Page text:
called TCNT. } SCI_OutUHex(pt). think about how long it would take to execute SCI_InChar. unsigned short dataBuf[10]. run the program and describe its behavior.. we can use this timer to directly measure execution speed with only a modest amount of intrusiveness. if(GetPt){ *datapt = GetPt->value. SCI_OutChar(SP). int success. GetPt = GetPt->NextPt.) If the 6812 were to be running in expanded mode. int success. success = 1.g. Delay = TCNT-First-8. data cache. branch prediction. and adjust the “8” so that the result calculated in Delay is zero. SCI_OutChar(CR). many of which can’t be predicted a priori. most computers have a timer that operates independently from these activities. Heap_Release((unsigned short*)pt). if(GetPt==NULL PutPt = NULL. it is not possible to predict execution speed simply by counting cycles using the processor data sheet. Some of these factors include an instruction cache. 2) with debugging print statements. the falling edge of PT1 means start of foreground waiting the rising edge of PT1 means start of foreground processing the rising edge of PT0 means start of interrupt the falling edge of PT0 means end of interrupt B. if(GetPt==NULL PutPt = NULL. TCNT In the preparation. Luckily. the time for each instruction would depend also on whether it is accessing internal or external memory. run the following. unsigned short Debug_n=0. SCI_OutUDec(pt->value). For systems with these types of activities. If we are sure the execution speed of our function is less than (65535 counts). pt = GetPt. and 3) with debugging dump statements. The 9S12C32 has a prescaler that can be placed between the E clock and the TCNT counter. and coprocessor operation. It automatically rolls over when it gets to $FFFF. Valvano . In the 6812. success = 0. there is a 16-bit counter. Let First and Delay be unsigned 16-bit global integers. On more complex computers. Use this method to verify the general expression you developed as part of the preparation. pt = GetPt. Leave the prescaler at its default value of divide by 1 (TCNT incremented each bus cycle).. Cycle counting can’t be used in situations where the execution speed depends on external device timing (e.g. dataBuf[Debug_n++] = pt->value.Lab 2f Performance Debugging Page 2f. there are many unpredictable factors that can affect the time it takes to execute single instructions. Delay = TCNT-First-8. out of order instruction execution. // make sure there is something in the fifo First = TCNT. int LLFifo_Get(unsigned short *datapt){ NodePtr pt. Jonathan W. but accurate technique on a computer like the 6812 (when running in single chip mode). } Heap_Release((unsigned short*)pt). } return(success). which is incremented every E clock. dynamic RAM refresh. you estimated the execution speed of the LLFifo_Get routine by counting instruction cycles. success = 1. The following code will set the variable Delay to the execution speed of LLFifo_Get. LDY 2. } if(Debug_n<10){ ptBuf[Debug_n] = pt. // with debugging print int LLFifo_Get(unsigned short *datapt){ NodePtr pt. you are measuring the time to store into the array and not the time to print the array on the screen. // Initialize linked list LLFifo_Put(1). virtual memory. GetPt = GetPt->NextPt. The constant “8” is selected to account for the time overhead in the measurement itself.X) always executes in exactly the same amount of time. DMA accesses. In particular. For the dump case.2 A. } Collect execution times for the function 1) as is. LLFifo_Get(&ForeData). It is accurate because each instruction (e. This is a tedious. if(GetPt){ *datapt = GetPt->value. } return(success). Observe the debugging profile Connect PT1 and PT0 to the dual channel scope. Instrumentation measuring with an independent counter. The slow-down introduced by the debugging procedures defines its level of intrusiveness. success = 0. LLFifo_Init(). First = TCNT. } // with debugging dump unsigned short ptBuf[10].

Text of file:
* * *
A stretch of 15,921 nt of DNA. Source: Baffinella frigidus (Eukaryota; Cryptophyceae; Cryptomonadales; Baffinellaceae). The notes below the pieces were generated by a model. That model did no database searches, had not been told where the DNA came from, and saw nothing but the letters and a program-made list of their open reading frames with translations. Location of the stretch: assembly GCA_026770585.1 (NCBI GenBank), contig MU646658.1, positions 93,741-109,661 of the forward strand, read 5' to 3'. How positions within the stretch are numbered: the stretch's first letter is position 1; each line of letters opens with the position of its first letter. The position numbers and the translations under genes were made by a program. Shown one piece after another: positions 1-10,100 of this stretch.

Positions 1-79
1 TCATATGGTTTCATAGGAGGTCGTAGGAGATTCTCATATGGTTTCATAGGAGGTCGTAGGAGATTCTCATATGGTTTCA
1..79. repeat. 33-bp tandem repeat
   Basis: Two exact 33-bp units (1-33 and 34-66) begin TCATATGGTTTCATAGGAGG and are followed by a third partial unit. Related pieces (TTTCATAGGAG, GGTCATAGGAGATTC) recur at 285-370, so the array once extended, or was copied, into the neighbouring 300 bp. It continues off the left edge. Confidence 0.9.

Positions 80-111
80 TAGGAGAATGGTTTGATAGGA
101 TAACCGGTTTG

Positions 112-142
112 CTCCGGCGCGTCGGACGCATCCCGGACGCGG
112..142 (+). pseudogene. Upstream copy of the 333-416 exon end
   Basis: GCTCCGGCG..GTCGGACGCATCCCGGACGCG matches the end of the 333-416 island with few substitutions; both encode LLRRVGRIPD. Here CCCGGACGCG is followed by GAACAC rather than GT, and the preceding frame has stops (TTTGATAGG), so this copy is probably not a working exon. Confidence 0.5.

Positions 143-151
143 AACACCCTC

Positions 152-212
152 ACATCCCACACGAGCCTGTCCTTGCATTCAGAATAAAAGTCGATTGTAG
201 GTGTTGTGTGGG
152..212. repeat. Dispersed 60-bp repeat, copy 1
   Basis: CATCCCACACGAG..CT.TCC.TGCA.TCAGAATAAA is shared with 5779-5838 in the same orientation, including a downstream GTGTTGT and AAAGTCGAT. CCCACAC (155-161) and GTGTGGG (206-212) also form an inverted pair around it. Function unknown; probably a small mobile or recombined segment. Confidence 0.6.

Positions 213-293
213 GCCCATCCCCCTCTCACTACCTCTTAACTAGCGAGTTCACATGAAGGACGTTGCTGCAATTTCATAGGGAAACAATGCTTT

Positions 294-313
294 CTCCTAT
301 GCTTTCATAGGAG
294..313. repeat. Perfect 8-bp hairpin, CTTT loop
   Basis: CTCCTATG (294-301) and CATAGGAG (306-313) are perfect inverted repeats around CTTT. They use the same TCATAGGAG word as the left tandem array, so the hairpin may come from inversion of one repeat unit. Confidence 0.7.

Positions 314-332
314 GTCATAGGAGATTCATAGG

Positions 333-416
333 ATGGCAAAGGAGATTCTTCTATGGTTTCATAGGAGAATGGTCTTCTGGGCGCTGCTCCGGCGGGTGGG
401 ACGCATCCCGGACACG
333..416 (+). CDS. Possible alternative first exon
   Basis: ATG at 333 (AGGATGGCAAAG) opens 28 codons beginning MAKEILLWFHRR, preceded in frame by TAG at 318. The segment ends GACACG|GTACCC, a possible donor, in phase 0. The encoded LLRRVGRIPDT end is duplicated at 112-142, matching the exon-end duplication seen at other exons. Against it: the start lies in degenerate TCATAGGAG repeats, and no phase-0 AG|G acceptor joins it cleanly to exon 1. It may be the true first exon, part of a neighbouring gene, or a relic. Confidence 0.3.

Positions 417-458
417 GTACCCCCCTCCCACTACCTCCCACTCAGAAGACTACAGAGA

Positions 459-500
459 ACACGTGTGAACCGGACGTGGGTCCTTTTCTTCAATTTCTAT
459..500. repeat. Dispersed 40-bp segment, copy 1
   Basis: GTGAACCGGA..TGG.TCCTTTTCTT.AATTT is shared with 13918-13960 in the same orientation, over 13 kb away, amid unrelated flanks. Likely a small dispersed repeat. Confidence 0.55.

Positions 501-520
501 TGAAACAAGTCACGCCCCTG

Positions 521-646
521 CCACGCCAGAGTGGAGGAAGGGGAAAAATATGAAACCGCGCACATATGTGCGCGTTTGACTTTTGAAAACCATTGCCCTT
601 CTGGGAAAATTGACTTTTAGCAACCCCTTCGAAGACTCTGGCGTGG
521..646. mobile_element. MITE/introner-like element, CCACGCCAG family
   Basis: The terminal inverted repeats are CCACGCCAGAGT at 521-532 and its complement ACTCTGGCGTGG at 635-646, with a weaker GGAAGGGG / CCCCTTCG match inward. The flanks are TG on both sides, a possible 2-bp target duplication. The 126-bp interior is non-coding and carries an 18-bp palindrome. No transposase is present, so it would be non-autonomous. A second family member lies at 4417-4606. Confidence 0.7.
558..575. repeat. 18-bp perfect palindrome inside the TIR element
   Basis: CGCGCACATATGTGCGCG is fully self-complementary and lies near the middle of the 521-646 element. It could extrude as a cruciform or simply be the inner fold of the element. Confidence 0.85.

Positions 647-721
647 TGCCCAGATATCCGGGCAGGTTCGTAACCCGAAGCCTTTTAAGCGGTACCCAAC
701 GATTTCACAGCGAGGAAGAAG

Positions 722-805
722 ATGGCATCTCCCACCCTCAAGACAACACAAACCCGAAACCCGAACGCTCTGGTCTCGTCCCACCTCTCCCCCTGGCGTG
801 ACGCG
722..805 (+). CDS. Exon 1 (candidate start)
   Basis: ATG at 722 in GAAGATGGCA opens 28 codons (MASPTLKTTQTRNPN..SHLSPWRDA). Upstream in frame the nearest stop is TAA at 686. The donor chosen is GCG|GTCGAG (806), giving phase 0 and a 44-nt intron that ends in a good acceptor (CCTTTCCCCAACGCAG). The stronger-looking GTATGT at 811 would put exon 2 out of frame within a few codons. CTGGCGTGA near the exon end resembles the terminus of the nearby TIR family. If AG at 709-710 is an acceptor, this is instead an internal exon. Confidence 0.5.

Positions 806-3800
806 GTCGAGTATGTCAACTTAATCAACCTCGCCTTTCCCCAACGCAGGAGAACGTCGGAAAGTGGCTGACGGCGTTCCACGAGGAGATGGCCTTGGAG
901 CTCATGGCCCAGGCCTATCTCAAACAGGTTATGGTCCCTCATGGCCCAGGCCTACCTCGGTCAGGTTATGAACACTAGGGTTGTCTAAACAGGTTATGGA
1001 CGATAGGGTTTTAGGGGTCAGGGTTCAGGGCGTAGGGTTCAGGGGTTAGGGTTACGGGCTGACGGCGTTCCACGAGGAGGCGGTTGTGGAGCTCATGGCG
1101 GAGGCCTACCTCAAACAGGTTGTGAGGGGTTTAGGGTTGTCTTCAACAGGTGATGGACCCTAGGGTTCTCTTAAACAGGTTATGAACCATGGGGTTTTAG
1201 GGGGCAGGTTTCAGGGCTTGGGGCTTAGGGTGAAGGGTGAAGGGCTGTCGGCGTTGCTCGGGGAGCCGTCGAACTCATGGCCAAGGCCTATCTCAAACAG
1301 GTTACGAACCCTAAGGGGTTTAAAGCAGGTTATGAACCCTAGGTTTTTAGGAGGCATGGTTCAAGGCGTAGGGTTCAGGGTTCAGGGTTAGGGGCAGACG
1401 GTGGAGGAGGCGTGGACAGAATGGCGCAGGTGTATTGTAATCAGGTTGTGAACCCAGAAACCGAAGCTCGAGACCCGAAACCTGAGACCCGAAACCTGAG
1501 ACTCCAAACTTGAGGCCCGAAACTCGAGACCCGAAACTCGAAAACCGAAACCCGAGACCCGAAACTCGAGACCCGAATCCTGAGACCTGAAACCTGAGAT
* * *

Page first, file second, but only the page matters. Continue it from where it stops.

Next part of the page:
E. } } Compare the results of this measurement to the TCNT method. Valvano . Profiling using a software dump to study execution pattern The objective of this part is to develop software and hardware techniques to visualize program execution in real time.. and repeat the operation in a loop. Except for a Jonathan W. PTT &= ~0x01. In this way data is passed between the threads. PTT &= ~0x01. The time measured in this way includes the overhead of passing parameters. You will set the port’s direction register to 1. making it an output. timeBuf[Debug_n] = TCNT. for(. invoked by the RTI clock hardware.. The debugger for 9C12C32 allow you to observe memory while the program is executing. regardless from where it was called. unsigned short placeBuf[100]. Connect PORTT bit 0 to an oscilloscope..3 C. Another method to measure real time execution involves an output port and an oscilloscope. you will set the output back to zero right after. The foreground thread runs in the remaining intervals.Lab 2f Performance Debugging Page 2f. // 9S12C32 void main(void){ unsigned short data. void Debug_Profile(unsigned short thePlace){ if(Debug_n>99) return. } } D.g. we will study the execution pattern of this two-threaded system that uses the linked-list FIFO. If you were to put the instruments inside LLFifo_Get. For this lab. On the other hand. The timeBuf records when the debugging profile was called. The background thread. unsigned short Debug_n=0. E.){ PTT |= 0x01. You will create a debugging instrument that sets PORTT bit 0 to one just before calling LLFifo_Get. This system has two threads: the foreground thread (main program) and a background thread (RTI interrupt handler). unsigned short timeBuf[100]. Discuss the advantages and disadvantages between the TCNT and scope techniques. PTT |= 0x01. // record current time placeBuf[Debug_n] = thePlace. The thePlace parameter specifies where the software is executing. // 9S12C32 void main(void){ DDRT |= 0x01. Then. executes periodically. then you would be measuring the speed of the calculations and neglecting the time it takes to pass parameters and perform the subroutine call. DDRT |= 0x01. in a complex system this method allows you to visualize each call to LLFifo_Get. In this lab. } Calls to Debug_Profile have been placed at strategic places in the software system. In particular use the debugger to collect the profile data. The time the signal is high represents the error introduced by the measurement itself. Notice that the debugging instrument saves in an array (like a dump). so that the scope can be triggered. // record place from which it is called Debug_n++. The background thread calls LLFifo_Put and the foreground thread calls LLFifo_Get. stabilize the input.. Determine the measurement error of the scope technique using the following code. LLFifo_Init(). LLFifo_Get(&data). // initialize for(.g. Instrumentation Output Port.){ LLFifo_Put(1).